Aodogán O'Rahilly was born at Hove in England.
He was one of five sons, and he was age eleven years when he father died. That was in 1916 during the 'Rising'.
The Catholic school that Aodogán attended was Mount St. Benedict, and it had morphed ".... from an imported English public school model to a school considered suitable for the [Irish] republican elite."
In the years that followed, "the Irish language and a history centered on nation-building—were adopted wholesale into the new educational program of the Irish Free State after 1922," and Aodogán along with his brothers became immersed in this way of way of thinking about Ireland. But as the years went by that did not translate into Aodogán becoming a front line soldier for the Irish Republican Army.
Aodogán's American family ties had more of an influence on his life, because they directed him to embrace the can-do spirit of free enterprise. He became a part of that world of commerce which has helped to finance the world of business in the Republic of Ireland.
Aodogán followed the money, and this is key to understanding what happened to his son Ronan, and why Ronan was a bird dog looking for investors in his father's family businesses. In the early days, Ronan was not, as some, as many would have you believe, a person wandering around looking for something to get his father to invest in.
His father Aodogán came from a background of privilege. He was part of an ".... independently wealthy and combining bourgeois gentility with the frisson of nationalist cordite ...." Aodogán's childhood ".... was a world away from the financial precariousness ...." of other children who had parents linked to the 1916 'Rising'.
Aodogán O'Rahilly was the beneficiary of an elite education that began with a school in Ireland which had been spun-off from a school with very English roots, and pragmatic Aodogán's first gasp of breath had been at Hove in England.
Later in life, Aodogán decided to resurrect the life of his father and boost his father's standing in the pages of the past, by writing a biography. But the underlying quest for Irish identity that his father had fought for in days before the formation of the IRA, was not something that Aodogán was going to embrace.
His brother, who became a barrister and touted himself with that same moniker of 'The O'Rahilly', did that. Aodogán's sibling went so far as to become a cheerleader for Adolph Hitler's Nazi troops during World War II, because he thought that the Nazi conquest of England could lead to the total liberation of a free and independent Ireland, thanks to German assistance.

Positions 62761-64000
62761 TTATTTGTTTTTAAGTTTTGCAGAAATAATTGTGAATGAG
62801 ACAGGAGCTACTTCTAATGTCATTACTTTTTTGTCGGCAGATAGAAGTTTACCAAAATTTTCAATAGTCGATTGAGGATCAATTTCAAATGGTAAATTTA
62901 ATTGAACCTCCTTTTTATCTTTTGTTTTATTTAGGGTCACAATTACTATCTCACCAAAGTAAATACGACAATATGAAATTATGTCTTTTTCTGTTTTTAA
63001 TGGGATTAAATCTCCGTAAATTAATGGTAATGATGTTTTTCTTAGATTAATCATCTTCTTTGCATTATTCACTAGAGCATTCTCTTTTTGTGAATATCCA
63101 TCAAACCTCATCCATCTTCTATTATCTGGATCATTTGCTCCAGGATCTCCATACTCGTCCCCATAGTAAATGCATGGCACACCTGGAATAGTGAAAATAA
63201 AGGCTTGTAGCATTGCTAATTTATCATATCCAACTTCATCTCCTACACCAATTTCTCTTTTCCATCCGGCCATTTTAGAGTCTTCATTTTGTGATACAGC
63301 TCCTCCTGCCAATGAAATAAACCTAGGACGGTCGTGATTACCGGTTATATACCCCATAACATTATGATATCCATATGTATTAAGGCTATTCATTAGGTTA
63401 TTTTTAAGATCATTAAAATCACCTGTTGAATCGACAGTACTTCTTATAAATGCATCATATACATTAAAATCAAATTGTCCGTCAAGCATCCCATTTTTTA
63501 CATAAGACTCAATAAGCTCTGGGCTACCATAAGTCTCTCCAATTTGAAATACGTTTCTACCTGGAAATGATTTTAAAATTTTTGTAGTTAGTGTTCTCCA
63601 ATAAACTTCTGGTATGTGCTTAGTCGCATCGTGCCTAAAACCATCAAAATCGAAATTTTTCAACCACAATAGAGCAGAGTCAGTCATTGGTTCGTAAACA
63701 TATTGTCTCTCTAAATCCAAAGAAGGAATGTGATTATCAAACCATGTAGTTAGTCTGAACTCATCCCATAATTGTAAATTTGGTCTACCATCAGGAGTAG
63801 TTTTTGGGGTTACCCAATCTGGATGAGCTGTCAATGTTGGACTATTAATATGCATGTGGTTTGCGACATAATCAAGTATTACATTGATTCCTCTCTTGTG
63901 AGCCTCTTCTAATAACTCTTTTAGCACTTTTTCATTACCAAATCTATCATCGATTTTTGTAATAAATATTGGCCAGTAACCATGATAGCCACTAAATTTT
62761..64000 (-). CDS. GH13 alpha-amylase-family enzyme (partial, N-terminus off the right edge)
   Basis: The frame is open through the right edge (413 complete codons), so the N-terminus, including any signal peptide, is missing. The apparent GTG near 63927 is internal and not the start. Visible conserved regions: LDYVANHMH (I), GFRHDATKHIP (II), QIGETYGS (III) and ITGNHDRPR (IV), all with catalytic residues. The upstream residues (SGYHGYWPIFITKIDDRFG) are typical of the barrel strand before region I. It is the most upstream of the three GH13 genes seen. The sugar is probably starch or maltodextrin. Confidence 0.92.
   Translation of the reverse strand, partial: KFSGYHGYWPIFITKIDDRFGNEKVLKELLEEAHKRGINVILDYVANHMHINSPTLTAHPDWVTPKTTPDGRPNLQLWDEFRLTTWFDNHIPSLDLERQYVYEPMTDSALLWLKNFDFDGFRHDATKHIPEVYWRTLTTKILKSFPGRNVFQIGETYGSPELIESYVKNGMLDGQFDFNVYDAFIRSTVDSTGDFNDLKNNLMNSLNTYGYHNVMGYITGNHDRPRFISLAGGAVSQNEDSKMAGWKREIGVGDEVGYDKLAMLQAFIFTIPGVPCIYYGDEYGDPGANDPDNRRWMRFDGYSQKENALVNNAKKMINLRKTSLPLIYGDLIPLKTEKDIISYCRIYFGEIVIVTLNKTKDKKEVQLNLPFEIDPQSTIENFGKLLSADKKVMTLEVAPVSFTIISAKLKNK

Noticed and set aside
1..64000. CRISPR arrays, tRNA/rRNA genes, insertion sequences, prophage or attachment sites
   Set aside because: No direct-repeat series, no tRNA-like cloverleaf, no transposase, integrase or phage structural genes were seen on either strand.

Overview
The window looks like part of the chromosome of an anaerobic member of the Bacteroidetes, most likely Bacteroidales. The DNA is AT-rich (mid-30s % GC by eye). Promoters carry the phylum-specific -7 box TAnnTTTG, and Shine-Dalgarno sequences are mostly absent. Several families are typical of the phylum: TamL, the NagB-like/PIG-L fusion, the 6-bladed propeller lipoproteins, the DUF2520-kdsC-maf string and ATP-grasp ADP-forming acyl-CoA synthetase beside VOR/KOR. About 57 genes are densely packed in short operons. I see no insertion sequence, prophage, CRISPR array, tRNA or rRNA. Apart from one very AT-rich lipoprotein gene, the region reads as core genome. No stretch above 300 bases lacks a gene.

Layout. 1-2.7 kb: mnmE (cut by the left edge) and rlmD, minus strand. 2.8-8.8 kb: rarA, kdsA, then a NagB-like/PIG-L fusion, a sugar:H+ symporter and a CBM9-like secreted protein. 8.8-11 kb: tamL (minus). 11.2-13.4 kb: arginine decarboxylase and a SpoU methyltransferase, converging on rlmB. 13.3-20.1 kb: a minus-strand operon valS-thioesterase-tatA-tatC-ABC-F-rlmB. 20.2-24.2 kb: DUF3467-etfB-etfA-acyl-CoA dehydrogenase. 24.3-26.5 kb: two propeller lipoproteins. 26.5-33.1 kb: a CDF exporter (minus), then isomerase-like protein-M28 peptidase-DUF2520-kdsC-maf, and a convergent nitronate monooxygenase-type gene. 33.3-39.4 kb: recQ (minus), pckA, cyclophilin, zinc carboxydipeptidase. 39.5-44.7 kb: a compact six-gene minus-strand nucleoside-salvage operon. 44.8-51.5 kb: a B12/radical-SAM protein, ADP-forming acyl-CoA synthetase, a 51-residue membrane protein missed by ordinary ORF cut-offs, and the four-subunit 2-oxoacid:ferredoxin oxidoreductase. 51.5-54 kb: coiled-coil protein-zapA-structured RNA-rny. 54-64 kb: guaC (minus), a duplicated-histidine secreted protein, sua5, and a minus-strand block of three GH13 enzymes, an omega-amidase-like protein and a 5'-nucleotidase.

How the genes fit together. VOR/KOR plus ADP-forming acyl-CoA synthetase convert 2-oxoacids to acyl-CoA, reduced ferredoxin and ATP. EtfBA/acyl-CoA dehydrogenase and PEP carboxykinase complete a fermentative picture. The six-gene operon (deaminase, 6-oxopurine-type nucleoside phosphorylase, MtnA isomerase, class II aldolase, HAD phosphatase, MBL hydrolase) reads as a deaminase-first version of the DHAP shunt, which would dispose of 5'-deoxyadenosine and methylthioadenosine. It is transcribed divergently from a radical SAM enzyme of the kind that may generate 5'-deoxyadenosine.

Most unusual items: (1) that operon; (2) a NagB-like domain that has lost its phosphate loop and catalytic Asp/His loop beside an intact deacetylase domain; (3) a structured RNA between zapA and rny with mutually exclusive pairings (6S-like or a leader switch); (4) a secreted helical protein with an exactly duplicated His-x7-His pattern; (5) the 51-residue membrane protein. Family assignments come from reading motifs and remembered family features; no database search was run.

Aodogán's father had embraced the promotion of the Gaelic League, and this idea of an Irish language helped to strangle the growth of Irish broadcasting. It was a barrier that Charles Orr Stanley, a "Proddy-Woddy" Protestant Irishman from Cork and chairman of the Pye Group of companies, could not overcome. Neither could Gordon McLendon, who during the same period of time during the late Nineteen Fifties, also pitched the idea of building a new Irish commercial television service.
But that same enthusiasm for this cultural cause was not expressed in the life of Aodogán. He married a U.S. citizen and he even embraced American commercial architectural plans when it came to building his own family home just outside Dublin. So when the bloodline trickled down to his son Ronan, there was no commitment to anything of substance, only a groping in the dark to find his own identity which he never was able to discover.
Ronan O'Rahilly was a gadfly who became someone else's 'decoy duck'. He was even handed a script to read, because as gifted as he was with his blarney, he was short of imaginative material. For that he leaned on an Englishman named Ian Cowper Ross with two immediate family connections to English aristocracy. That was the same English aristocracy which always treated the Irish people like pay dirt which his grandfather supposedly gave his life to fight against during the 'Rising'.
On the other hand, Ronan's father Aodogán was a pragmatist. He was not about to swim against the tide, because he wanted to swim with it, and that tide flowed from the financial world in London.
Tomorrow, the birth of Weatherwell Ltd.
[Quotations and references drawn from: Nic Dhaibheid, C. (2016) ‘Schooling the National Orphans’: the Education of the Children of the Easter Rising Leaders. Journal of the History of Childhood and Youth, 9 (2). pp. 261-276. ISSN 1939-6724 ]